Chocolate? Good. Wine? Even better. But together? Not for me.
Before you head to the comment section or Twitter to tell me I’m a hack, hear me out.
While chocolate companies, large-scale wine brands and pop culture rom-coms try to sell you on the romantic idea of wine and chocolate pairings — whether for Valentine’s Day or general gift giving — beverage experts tend to agree: Still wine typically fails as a dance partner for chocolate.
“I’m not sure why everyone is always trying to pair chocolate with red wine, other than the fact that everyone loves red wine and chocolate,” says Los Angeles-based sommelier Whitney Adams. “It’s rare that I enjoy wine with my chocolate.” Adams says to step away from dry red wines — zins, cabs, pinots — and instead reach for other categories, namely dessert or fortified wines like port or Madeira.
“Madeira is like a slightly sweet, salty and nutty hug in a glass,” says Adams. “I’d reach for some Rare Wine Co. Madeira for a special treat.”
Chocolate, by nature, is bitter. Like wine, it also contains tannins, the astringent compound found in red wines that cause your gums and cheeks to dry out. Pairing a wine — also typically higher in acid — with bitter chocolate just throws your palate out of whack.
“There’s nothing wrong with eating chocolate and wine, but if you’re going for a specific pairing and a great experience, dry reds are just jarring and clashing,” says Michael Matonte, manager of Vin Chicago and an advanced sommelier. “You want a little sweetness. A little bit of Lambrusco can be quite nice with chocolate.” Lambrusco, a sparkling red wine style from Italy, tends to have a fine bubble and fruitier profile, lending a soft cleansing of the palate between bites of richer chocolate.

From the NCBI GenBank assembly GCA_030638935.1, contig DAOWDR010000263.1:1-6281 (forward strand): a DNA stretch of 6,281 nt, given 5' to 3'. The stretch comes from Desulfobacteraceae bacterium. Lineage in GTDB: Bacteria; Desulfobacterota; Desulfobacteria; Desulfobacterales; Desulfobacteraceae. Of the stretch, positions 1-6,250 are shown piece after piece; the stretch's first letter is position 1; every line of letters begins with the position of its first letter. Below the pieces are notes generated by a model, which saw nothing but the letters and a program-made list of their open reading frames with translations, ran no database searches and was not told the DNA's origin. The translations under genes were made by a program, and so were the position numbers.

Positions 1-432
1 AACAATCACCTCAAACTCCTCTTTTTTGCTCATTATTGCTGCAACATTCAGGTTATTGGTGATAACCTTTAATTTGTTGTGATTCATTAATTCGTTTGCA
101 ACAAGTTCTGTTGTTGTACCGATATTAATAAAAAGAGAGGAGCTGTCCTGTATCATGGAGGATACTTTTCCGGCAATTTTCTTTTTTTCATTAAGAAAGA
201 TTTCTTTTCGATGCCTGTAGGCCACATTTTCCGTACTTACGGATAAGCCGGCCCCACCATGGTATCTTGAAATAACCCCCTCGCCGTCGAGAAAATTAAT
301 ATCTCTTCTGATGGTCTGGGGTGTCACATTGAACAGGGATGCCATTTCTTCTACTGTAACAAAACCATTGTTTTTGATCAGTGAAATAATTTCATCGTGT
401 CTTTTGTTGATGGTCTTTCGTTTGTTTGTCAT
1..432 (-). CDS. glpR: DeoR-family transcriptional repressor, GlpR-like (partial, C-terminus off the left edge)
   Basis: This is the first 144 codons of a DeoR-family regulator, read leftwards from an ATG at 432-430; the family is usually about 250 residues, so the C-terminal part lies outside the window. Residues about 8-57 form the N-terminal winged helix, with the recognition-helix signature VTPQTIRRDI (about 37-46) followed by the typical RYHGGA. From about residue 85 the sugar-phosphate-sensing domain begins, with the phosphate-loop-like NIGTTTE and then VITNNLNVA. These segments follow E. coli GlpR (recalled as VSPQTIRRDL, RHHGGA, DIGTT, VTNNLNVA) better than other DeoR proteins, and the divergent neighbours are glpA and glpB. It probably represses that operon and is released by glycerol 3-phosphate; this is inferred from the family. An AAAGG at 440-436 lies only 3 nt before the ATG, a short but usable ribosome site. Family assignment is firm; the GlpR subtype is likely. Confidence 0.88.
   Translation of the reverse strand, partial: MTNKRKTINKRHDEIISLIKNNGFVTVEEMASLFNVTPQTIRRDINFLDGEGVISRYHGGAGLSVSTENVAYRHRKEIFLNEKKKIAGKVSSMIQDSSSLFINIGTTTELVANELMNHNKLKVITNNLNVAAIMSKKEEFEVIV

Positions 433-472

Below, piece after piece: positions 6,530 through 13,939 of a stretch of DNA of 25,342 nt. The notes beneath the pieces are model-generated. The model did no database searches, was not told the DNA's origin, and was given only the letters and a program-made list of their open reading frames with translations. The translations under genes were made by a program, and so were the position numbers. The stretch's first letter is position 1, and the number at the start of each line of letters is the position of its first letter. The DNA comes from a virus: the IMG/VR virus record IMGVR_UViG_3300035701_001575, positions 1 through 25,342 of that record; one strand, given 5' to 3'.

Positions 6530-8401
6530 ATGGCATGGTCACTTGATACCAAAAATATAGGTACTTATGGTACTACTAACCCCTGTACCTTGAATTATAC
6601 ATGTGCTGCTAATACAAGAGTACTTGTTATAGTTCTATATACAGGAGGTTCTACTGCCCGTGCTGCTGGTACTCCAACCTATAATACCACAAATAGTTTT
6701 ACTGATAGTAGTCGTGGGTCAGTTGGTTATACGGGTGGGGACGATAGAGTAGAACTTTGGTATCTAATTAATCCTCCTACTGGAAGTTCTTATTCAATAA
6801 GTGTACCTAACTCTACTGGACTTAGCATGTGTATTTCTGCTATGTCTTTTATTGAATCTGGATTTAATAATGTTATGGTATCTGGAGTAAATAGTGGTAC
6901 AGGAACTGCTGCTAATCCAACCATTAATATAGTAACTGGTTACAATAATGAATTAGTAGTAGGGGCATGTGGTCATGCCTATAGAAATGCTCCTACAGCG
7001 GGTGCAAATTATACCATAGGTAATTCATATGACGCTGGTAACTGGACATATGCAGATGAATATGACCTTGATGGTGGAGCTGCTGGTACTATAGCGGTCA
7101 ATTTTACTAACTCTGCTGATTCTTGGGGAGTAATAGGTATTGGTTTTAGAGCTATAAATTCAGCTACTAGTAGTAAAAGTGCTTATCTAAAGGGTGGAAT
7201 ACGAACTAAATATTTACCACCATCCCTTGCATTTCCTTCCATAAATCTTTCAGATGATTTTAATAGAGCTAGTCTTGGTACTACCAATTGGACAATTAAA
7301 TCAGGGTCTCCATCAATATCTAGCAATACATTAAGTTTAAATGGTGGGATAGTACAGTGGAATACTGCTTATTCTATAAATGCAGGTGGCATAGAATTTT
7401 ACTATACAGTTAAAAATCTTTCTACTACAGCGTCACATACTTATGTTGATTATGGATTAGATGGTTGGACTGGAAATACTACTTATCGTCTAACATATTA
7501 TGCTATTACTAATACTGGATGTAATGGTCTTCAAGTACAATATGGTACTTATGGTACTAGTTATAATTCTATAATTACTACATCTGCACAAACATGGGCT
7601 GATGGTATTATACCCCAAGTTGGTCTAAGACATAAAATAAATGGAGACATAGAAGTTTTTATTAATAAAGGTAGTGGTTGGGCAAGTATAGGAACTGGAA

For Katrina Markoff, chocolate expert and founder of Vosges Haut Chocolat, the wine and chocolate pairing should be much more nuanced. In fact, her company trains employees in perfect chocolate and beverage pairings with a 100-page tasting guide just for this purpose.
“Wine and chocolate are often diametrically opposed in flavors, so the trick is to look at the whole experience,” says Markoff. Known for incorporating ingredients like fennel pollen, paprika, star anise and horseradish into her chocolates, Markoff suggests “pulling out flavors from the chocolate that can be mirrored in the wine.” If the chocolate is already very sweet, a dessert wine can be too much — an eau de vie, or fruit brandy, is the way to go. The higher acid in the brandy provides balance and lift. If you insist on red wine with a dark chocolate, at least avoid tannic styles. “Go for something juicier,” she says. Try California merlot or Australian shiraz.
Personally, I take a different tack: Brown spirits like whiskey and rum. Sure, the buzz doesn’t hurt, but the alcohol also has more body, coating the tongue from the chocolate’s tannins. Additionally, a brown spirit’s spicy and caramel flavors lend themselves well to the darker, earthy flavors of chocolate.
If you’ve read this far and still disagree — fine. Far be it for me to prevent your enjoyment of two of God’s great culinary gifts. I just want you to know: There’s a better way.